While Florida Gov. Rick Scott (R) has yet to announce whether or not he’ll run for the upper chamber against Sen. Bill NelsonClarence (Bill) William NelsonNASA, SpaceX and the private-public partnership that caused the flight of the Crew Dragon Lobbying world The most expensive congressional races of the last decade MORE (D-Fla.), Nelson still raised nearly $1.8 million. Sens. Heidi HeitkampMary (Heidi) Kathryn Heitkamp70 former senators propose bipartisan caucus for incumbents Susan Collins set to play pivotal role in impeachment drama Pro-trade group launches media buy as Trump and Democrats near deal on new NAFTA MORE (D-N.D.), Joe DonnellyJoseph (Joe) Simon DonnellyEx-Sen. Joe Donnelly endorses Biden Lobbying world 70 former senators propose bipartisan caucus for incumbents MORE (D-Ind.) and Jon TesterJonathan (Jon) TesterSenate confirms Trump’s watchdog for coronavirus funds Montana barrels toward blockbuster Senate fight The 10 Senate seats most likely to flip MORE (D-Mont.) each raised more than $1 million.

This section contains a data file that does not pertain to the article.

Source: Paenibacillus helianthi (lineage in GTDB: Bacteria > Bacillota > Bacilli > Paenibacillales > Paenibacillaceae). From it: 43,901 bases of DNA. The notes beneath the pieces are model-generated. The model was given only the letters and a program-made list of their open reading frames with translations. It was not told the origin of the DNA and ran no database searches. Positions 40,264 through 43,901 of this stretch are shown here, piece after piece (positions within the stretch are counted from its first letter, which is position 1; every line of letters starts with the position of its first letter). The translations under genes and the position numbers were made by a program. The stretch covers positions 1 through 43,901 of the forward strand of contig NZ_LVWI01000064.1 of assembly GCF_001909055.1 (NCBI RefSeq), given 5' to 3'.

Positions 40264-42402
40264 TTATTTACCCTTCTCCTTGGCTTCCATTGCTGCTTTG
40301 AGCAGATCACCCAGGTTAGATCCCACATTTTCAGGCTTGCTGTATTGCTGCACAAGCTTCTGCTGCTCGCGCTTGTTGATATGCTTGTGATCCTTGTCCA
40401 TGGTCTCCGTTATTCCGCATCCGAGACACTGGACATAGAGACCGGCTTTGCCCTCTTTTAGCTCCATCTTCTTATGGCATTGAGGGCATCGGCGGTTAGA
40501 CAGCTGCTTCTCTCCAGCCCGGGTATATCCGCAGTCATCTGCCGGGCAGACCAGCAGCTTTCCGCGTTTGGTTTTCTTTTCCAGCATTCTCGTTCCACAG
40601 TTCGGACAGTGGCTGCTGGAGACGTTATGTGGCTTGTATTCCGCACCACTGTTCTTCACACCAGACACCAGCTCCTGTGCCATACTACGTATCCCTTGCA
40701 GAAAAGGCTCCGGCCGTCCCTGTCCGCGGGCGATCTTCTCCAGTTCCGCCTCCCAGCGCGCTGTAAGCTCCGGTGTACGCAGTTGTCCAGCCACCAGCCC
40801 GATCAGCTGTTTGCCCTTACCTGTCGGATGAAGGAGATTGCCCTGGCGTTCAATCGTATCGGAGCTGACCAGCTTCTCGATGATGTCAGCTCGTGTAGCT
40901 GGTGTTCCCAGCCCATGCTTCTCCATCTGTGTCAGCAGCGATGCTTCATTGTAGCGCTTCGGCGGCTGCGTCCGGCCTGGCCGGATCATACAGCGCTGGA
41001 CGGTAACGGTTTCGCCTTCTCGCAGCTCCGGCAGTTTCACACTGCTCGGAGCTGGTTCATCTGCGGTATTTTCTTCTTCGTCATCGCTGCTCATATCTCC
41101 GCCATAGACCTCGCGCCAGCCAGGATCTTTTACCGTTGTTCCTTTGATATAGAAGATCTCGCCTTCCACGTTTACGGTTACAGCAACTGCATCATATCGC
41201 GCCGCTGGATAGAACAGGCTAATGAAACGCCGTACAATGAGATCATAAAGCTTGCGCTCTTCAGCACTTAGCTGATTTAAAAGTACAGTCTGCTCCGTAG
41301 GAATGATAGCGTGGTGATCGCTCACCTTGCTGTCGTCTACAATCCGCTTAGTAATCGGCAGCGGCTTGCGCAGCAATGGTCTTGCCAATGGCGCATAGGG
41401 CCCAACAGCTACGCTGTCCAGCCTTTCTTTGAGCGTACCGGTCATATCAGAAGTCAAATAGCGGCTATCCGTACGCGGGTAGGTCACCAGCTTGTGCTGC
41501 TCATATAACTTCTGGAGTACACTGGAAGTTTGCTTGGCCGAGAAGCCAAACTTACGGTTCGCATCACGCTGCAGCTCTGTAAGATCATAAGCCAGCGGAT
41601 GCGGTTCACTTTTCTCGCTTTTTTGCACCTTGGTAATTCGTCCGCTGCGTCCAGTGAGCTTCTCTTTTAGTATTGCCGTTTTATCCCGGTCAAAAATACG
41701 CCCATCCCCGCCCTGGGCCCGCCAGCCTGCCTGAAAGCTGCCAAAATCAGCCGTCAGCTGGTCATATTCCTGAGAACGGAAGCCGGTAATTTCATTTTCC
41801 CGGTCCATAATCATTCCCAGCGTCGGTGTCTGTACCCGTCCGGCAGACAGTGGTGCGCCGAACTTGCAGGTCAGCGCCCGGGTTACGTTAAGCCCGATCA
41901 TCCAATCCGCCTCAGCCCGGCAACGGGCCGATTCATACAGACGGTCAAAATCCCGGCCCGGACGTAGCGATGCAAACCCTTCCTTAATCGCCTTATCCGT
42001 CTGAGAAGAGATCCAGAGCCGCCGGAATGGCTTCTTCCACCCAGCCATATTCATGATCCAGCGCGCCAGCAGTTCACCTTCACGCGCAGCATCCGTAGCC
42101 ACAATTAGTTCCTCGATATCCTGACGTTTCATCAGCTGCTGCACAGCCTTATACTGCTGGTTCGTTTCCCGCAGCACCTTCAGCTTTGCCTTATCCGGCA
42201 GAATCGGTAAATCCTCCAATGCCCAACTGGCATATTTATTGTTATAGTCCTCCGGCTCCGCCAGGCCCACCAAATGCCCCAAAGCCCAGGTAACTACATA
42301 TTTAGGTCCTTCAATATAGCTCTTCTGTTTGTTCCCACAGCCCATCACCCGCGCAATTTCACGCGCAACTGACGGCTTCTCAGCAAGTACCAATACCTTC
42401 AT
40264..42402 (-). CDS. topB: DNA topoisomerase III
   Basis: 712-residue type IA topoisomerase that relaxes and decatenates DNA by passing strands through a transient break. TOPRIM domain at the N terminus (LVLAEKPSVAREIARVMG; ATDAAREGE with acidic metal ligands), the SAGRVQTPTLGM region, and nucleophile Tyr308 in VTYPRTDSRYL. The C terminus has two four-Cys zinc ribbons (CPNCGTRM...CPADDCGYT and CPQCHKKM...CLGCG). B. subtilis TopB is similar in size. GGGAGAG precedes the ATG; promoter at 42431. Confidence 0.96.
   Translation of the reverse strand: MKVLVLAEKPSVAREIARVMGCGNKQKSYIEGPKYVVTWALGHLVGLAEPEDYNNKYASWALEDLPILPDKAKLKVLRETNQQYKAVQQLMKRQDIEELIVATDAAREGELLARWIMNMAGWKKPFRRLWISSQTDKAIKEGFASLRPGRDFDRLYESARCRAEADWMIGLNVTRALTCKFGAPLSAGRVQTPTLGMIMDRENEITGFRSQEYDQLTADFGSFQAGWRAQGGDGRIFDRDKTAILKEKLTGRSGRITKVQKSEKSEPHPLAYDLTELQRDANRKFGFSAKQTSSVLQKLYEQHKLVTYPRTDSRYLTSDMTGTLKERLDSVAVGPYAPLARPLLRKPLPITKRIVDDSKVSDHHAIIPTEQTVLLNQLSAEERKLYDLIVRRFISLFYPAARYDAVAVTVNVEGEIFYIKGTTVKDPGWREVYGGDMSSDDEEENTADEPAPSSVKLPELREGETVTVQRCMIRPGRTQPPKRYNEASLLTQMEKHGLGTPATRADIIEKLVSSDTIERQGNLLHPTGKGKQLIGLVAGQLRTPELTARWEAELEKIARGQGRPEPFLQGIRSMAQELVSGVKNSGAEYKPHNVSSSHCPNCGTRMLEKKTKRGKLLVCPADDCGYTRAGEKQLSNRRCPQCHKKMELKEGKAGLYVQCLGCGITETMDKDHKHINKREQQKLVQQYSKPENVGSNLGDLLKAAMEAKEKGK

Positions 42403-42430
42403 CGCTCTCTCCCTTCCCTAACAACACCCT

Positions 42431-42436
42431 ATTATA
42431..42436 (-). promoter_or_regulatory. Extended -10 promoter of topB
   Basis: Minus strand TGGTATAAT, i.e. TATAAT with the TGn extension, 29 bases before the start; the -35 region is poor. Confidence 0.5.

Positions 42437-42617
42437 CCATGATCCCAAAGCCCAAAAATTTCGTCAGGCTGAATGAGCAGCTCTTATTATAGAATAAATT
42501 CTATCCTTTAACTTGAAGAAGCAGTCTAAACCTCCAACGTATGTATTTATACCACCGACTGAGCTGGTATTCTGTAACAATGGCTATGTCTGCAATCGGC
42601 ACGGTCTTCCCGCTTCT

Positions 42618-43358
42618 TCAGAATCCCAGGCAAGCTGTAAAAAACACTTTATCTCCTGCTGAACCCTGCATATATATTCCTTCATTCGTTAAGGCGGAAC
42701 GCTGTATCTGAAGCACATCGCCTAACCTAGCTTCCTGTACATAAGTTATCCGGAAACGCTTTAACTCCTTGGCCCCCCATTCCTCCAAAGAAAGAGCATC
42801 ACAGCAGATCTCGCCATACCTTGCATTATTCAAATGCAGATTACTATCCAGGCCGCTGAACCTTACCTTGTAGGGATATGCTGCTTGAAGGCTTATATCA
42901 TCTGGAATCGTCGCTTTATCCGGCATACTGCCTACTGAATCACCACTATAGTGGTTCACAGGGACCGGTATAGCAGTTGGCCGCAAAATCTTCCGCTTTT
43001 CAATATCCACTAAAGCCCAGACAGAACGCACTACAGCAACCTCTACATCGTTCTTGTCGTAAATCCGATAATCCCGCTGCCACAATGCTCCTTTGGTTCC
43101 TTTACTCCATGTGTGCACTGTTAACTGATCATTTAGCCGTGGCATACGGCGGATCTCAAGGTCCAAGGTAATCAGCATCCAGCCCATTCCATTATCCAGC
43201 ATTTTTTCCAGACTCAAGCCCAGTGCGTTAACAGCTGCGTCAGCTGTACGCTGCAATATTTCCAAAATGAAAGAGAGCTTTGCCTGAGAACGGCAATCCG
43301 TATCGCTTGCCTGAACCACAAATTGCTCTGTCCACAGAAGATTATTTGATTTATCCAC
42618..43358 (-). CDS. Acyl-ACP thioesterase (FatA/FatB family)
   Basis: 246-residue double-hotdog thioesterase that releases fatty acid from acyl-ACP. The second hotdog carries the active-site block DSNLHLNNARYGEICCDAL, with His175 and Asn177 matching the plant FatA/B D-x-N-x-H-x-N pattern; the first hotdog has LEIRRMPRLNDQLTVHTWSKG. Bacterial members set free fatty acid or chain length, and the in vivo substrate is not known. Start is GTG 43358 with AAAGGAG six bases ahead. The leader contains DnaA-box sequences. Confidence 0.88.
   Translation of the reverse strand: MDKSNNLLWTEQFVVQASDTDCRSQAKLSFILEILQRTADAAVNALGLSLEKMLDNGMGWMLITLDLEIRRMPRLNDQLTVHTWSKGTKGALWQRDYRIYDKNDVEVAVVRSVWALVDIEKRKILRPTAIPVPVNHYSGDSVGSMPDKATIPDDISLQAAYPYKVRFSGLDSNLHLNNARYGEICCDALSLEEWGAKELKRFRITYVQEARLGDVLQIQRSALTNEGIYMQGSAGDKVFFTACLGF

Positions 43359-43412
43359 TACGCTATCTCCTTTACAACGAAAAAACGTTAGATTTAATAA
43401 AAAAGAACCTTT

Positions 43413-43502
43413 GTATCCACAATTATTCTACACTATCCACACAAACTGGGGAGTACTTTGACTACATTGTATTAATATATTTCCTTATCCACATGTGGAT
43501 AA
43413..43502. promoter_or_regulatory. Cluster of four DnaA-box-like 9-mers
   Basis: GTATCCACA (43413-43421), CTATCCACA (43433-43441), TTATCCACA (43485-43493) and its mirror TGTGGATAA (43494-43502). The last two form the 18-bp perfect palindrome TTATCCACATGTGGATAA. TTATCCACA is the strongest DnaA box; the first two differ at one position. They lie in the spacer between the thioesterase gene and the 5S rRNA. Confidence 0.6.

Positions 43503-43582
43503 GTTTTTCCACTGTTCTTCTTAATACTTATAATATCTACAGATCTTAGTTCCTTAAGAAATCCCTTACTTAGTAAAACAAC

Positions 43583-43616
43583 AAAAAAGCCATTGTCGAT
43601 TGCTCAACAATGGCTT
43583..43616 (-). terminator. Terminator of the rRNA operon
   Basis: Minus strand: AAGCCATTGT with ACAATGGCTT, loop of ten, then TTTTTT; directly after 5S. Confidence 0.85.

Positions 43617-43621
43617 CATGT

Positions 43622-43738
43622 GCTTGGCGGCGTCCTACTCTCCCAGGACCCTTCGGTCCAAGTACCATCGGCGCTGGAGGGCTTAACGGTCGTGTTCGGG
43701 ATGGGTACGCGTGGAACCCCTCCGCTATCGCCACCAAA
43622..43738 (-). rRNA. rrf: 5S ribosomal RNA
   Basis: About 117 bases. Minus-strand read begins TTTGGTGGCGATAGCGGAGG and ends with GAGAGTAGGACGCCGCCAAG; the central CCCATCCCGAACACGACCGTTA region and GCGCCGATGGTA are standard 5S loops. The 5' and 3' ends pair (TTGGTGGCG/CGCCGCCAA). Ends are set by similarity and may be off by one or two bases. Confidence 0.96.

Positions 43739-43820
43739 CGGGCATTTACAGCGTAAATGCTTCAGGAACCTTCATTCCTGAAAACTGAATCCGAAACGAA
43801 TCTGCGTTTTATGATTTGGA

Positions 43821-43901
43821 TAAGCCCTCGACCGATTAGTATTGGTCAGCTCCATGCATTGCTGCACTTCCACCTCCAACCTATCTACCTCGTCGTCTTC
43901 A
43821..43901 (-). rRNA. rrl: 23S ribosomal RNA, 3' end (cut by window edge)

Vulnerable GOP incumbents are also raking in cash, even as they face primary challenges and tough general elections down the road. Sen. Dean HellerDean Arthur HellerOn The Trail: Democrats plan to hammer Trump on Social Security, Medicare Lobbying World Democrats spend big to put Senate in play MORE (R-Nev.) raised $1.17 million, while Sen. Jeff FlakeJeffrey (Jeff) Lane FlakeGOP lawmakers stick to Trump amid new criticism Kelly holds double-digit lead over McSally in Arizona: poll Trump asserts his power over Republicans MORE’s (R-Ariz.) raised $1.1 million, according to Washington Examiner.
Dem challengers outraising or keeping pace with GOP incumbents
Unseating an incumbent is always a tough feat, since they typically have fundraising advantages and better name recognition. But many Democratic challengers are keeping up with their incumbent GOP rivals.
Heller was narrowly outpaced by his likely Democratic opponent, Rep. Jacky Rosen (D-Nev.), who pulled in $1.19 million, according to Las Vegas Review-Journal. Heller still maintains a substantial cash on hand advantage of about $3 million.
Rep. Kyrsten Sinema (D-Ariz.), who is running to unseat Flake, raised $1.08 million, which was slightly behind the GOP senator’s haul. But Sinema has a larger balance, nearly $4.2 million compared with Flake’s $3.4 million.